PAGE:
What To Order At Huxley In The Tenderloin | Tasting Table SF

Huxley reinvents the idea of a neighborhood spot

We're all about the neighborhood joints, from charmingly dingy diners to always-packed destination restaurants (here's lookin' at you, Nopa). The key is a warm vibe, a welcoming staff and a desire on your part to actually become a regular.

Huxley is just that kind of joint. The pocket-size restaurant opened in the Tenderloin this fall; it's the debut effort from Kris Esqueda (formerly of Saison and Sons & Daughters) and executive chef Sara Hauman (Bar Agricole), with menu consulting from superstar chef Brett Cooper (Outerlands).

But chef cred is just the icing on the cake at this cozy restaurant. Huxley seamlessly fits into its colorful neighborhood, breathing fresh air onto its stretch of Geary without dismissing its spirited roots.

Clams in tomato broth with fennel and mint and pork belly confit with citrus

Most significantly, nothing feels forced, from Biggie Smalls thumping in the background to the thoughtful wine list and the rustic, comforting menu. Sure, phrases like "locally sourced" and "made in-house" dutifully appear, but what really comes across is the genuine feeling that this is where Esqueda and crew want to hang out.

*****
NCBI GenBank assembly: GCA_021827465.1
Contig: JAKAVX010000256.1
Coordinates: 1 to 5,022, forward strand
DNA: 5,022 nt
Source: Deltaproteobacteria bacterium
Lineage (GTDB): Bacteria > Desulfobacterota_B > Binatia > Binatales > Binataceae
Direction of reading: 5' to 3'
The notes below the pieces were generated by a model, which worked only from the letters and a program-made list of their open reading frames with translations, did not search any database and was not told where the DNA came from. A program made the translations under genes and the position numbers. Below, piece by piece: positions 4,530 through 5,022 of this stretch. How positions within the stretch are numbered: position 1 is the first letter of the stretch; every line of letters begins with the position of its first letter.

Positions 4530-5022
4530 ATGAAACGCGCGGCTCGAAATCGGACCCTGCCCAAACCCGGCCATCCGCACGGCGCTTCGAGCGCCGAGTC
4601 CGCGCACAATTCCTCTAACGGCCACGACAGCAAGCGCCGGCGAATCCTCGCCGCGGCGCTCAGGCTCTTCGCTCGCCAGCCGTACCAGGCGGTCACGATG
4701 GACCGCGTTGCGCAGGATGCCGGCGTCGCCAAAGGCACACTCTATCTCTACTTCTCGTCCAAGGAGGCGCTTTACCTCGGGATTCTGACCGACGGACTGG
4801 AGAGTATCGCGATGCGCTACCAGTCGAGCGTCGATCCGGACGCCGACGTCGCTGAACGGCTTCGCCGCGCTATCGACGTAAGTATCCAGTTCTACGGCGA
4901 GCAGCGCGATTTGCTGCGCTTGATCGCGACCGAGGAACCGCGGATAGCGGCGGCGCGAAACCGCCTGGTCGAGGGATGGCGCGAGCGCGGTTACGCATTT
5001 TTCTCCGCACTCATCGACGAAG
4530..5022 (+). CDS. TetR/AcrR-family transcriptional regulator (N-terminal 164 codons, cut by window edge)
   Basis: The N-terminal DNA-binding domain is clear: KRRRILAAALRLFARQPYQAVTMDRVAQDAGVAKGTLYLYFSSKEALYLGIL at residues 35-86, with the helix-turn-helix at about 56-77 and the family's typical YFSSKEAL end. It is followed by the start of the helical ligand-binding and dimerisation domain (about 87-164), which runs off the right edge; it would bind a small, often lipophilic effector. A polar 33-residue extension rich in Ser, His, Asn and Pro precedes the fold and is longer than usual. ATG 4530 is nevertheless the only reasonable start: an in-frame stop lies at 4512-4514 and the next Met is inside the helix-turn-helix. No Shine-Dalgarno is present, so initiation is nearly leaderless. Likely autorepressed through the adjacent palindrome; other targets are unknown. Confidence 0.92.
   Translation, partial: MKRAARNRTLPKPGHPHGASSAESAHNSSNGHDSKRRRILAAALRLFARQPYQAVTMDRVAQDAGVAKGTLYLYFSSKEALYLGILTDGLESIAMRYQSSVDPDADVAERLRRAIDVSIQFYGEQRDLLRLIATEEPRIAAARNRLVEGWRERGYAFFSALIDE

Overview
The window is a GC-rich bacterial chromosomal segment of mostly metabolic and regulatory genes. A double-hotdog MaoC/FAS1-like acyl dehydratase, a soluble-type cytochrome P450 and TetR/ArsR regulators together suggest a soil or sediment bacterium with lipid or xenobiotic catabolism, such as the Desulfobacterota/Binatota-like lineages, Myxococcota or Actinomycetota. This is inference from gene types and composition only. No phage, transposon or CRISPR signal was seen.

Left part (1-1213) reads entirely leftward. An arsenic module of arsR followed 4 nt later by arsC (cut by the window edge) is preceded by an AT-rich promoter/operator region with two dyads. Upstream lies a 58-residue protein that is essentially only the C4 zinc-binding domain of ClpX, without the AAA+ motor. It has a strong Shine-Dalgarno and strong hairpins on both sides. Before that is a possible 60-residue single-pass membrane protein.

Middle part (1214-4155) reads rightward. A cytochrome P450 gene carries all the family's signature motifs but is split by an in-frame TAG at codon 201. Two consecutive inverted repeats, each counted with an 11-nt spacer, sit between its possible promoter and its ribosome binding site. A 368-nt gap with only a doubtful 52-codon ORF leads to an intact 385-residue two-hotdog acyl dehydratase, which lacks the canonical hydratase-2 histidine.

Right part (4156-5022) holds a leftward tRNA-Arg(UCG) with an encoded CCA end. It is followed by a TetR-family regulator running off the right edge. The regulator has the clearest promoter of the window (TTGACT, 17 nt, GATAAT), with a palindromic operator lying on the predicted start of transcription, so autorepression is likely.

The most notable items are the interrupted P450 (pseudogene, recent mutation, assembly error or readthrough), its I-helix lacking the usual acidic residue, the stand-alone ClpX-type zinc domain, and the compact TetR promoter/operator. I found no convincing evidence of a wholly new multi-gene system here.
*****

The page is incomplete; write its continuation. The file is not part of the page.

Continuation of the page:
Fittingly, the most memorable dishes are the ones that feel most effortless but taste magnificent. Take a simple starter of fresh crusty bread from neighboring bakery Jane on Larkin served with smoky whipped lard ($3). The presentation is dead simple, but the two components dovetail so perfectly you'll find yourself tempted to order a second round.

Speaking of good things on bread, our order of nettle toast ($8) would be a worthy contenders in the ongoing fancy toast trend. The molten topping was a pesto-like mix of nettles, Gruyère cheese and nutmeg, rich and satisfying enough to eat with a spoon (though we wouldn't skip the thick slab of bread beneath it for the world).

Our ample plate of corned beef tongue ($10) offered ultra-tender slices of salted tongue cut nicely with sharp mustard and cool kohlrabi. A substantial short rib pot pie ($20) similarly evoked classic American flavors; the oversize entree stood apart, thanks to its impeccable golden, flaky crust.

When we ate there, the standout was the simplest looking dish of all—sunchoke soup ($10), laced with fenugreek and topped with a swirl of creamy yogurt. The deeply savory, earthy soup features flavors in perfect, subtle balance—we swiped the last of it with our fingers.

The menu is seasonal, meaning some favorites might be fleeting affairs. But it's not worth worrying about—this is the kind of place you'll want to revisit regularly.